Ted Dykstra & Richard Greenblatt
Entering the theatre and seeing the two, ‘stretch’ Steinways fill the wide Mountain View stage, I wondered if I were the last person in the Bay Area finally to see this much-produced Canadian play since it had already appeared on several other, Bay Area stages (e.g., ACT, San Jose Rep, Center Rep) as well as over 150 cities on 5 continents since its debut in 1996. As the two virtuosos (played ably by Darren Dunstan and Christopher Tocco) made their way in a funny, circuitous journey to play their first duet, I realized that my and TheatreWork’s wait had been well-worth it.
Is this a concert? Is this a comedy? They answer to both is a resounding ‘yes.’ The play list of classics (and later on, American songbook favorites) is extensive and well half of the 2+-hour production is a symphony of amazing piano music, especially astounding since these are both stage actors who also just happen to be very accomplished musicians. But the real strength of this production is in the telling of two stories of young boys and then teenagers as they slug through and then dive with determined devotion through years of practice and competition. Both actors become very believable 7- through 17-year-olds. Their resistances, sneaky behaviors and yelled “I AM practicing, Dad” are all too believable and familiar to every parent in the audience who has prodded reluctant kids to “Go practice” and to “Not waste my hard-earned money.”
The actors rarely, however, stay in their young ages for long. Time and again they quickly switch back and forth to become dads, music teachers (of both sexes and several nationalities), a drunk bar patron, and other delicious characters. These reversals happen as one piano-playing ‘child’ halts a sonata to become an adult over-seeing the practice of the other now-‘child,’ with the music often hardly halting between the two players and two pianos. Often, it feels as if we are watching a tennis match as our audience heads bounce from one side to the other to catch all the action at the two piano benches.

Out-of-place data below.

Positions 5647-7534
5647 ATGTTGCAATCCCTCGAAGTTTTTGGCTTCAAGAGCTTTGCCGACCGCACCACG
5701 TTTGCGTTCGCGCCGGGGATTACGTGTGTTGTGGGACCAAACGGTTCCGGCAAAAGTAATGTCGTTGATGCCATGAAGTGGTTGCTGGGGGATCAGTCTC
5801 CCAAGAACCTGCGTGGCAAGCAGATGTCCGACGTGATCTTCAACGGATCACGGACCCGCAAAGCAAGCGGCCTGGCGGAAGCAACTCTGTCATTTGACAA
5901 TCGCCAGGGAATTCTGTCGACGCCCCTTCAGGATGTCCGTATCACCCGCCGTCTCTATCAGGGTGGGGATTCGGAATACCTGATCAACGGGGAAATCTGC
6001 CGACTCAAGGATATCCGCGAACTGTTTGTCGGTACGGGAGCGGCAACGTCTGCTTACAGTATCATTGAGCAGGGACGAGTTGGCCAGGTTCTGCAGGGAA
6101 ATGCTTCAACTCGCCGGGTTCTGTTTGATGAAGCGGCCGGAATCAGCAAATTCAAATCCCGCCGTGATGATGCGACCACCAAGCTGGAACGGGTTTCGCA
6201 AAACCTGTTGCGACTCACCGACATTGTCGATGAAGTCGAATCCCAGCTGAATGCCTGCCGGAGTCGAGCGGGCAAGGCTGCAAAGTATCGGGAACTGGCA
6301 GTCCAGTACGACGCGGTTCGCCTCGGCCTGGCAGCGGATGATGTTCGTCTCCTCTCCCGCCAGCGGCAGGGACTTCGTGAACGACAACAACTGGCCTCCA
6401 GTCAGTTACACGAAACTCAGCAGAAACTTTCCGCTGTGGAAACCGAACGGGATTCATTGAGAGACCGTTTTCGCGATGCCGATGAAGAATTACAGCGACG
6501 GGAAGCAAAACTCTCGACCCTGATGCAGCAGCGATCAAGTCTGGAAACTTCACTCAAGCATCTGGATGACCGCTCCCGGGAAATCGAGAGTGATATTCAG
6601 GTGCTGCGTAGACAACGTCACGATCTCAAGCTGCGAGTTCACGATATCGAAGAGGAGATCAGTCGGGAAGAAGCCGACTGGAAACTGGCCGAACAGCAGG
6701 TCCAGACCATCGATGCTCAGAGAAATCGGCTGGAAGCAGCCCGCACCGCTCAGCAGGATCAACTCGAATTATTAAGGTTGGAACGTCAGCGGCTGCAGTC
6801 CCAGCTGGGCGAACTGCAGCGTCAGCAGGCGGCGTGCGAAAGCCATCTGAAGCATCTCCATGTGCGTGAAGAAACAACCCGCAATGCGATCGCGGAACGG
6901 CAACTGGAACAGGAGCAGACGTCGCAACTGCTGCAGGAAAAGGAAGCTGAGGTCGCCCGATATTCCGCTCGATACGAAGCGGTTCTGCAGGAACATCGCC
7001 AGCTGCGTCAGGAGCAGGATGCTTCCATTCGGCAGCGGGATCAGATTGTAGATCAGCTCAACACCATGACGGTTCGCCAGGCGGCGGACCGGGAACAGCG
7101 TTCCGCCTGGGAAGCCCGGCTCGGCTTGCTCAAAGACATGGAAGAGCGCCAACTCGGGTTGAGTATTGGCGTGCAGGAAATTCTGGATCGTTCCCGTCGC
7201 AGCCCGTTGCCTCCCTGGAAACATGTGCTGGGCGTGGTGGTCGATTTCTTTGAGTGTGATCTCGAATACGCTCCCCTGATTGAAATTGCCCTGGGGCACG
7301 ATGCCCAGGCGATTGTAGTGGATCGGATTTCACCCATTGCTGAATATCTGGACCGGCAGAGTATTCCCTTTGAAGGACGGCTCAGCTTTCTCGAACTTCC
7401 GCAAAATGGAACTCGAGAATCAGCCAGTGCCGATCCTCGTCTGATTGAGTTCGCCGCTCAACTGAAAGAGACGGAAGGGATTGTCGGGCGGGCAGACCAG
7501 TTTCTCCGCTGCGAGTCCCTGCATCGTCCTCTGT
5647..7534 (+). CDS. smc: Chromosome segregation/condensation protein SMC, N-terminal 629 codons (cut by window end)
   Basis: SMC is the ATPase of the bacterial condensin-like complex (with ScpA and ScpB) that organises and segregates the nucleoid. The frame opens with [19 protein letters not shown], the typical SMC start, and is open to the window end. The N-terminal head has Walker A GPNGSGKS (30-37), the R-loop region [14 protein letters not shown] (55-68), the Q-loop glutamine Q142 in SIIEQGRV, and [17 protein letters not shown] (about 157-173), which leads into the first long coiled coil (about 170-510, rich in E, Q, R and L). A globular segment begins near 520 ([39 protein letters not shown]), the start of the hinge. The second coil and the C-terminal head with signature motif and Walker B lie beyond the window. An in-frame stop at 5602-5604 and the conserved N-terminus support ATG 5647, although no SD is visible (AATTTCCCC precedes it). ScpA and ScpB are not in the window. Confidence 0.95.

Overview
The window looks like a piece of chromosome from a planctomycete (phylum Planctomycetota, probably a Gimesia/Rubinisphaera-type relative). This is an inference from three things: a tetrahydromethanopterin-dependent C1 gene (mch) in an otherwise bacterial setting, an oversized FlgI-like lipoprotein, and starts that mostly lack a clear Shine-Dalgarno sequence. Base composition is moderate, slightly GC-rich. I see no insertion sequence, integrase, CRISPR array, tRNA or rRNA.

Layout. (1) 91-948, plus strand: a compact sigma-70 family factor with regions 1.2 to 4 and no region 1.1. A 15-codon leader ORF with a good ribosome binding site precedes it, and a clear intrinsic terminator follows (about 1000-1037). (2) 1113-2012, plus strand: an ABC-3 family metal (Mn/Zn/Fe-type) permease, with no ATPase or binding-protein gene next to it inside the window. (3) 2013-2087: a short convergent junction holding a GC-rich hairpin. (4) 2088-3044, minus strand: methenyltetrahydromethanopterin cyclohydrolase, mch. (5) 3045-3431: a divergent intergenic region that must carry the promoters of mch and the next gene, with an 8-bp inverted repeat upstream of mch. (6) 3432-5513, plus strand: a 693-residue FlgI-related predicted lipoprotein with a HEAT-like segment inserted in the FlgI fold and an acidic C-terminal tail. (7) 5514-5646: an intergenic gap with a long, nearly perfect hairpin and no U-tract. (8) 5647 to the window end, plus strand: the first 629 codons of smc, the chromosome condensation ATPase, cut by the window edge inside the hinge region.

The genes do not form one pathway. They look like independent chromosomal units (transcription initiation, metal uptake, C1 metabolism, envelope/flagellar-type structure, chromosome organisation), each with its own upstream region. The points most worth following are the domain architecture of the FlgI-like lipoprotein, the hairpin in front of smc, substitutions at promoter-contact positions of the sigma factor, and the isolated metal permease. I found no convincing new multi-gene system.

Where this play falls short, in my opinion, is in the climax and the dénouement. The climax is perhaps more realistic of what occurs in life than we as the adoring audience at first want to see; and the result of the climax for each of our protagonists is a bit depressing in where they land in their lives. We are left with a rather abrupt shock and then shown a scene where beer and Bach are supposed to make it all OK. Frankly, I wanted a bit more after all this investment in the lives of these two, talented guys than a quite long piano duet at the end.
But I do like the message I received from the play. As a singer who realized early on that six years of voice lessons were not going to land me in Carnegie Hall, I learned to enjoy singing for singing’s sake and am today in an outstanding chorus of 300 -- content never to seek a solo spot, yet still practicing 8 or more hours a week. This play reassures me that life-long pursuit of a passion (be it piano, singing, tennis, Scrabble, or whatever) is in itself the reward – not necessarily just the acclaim of parents, teachers, or audience.
Rating: 4 E's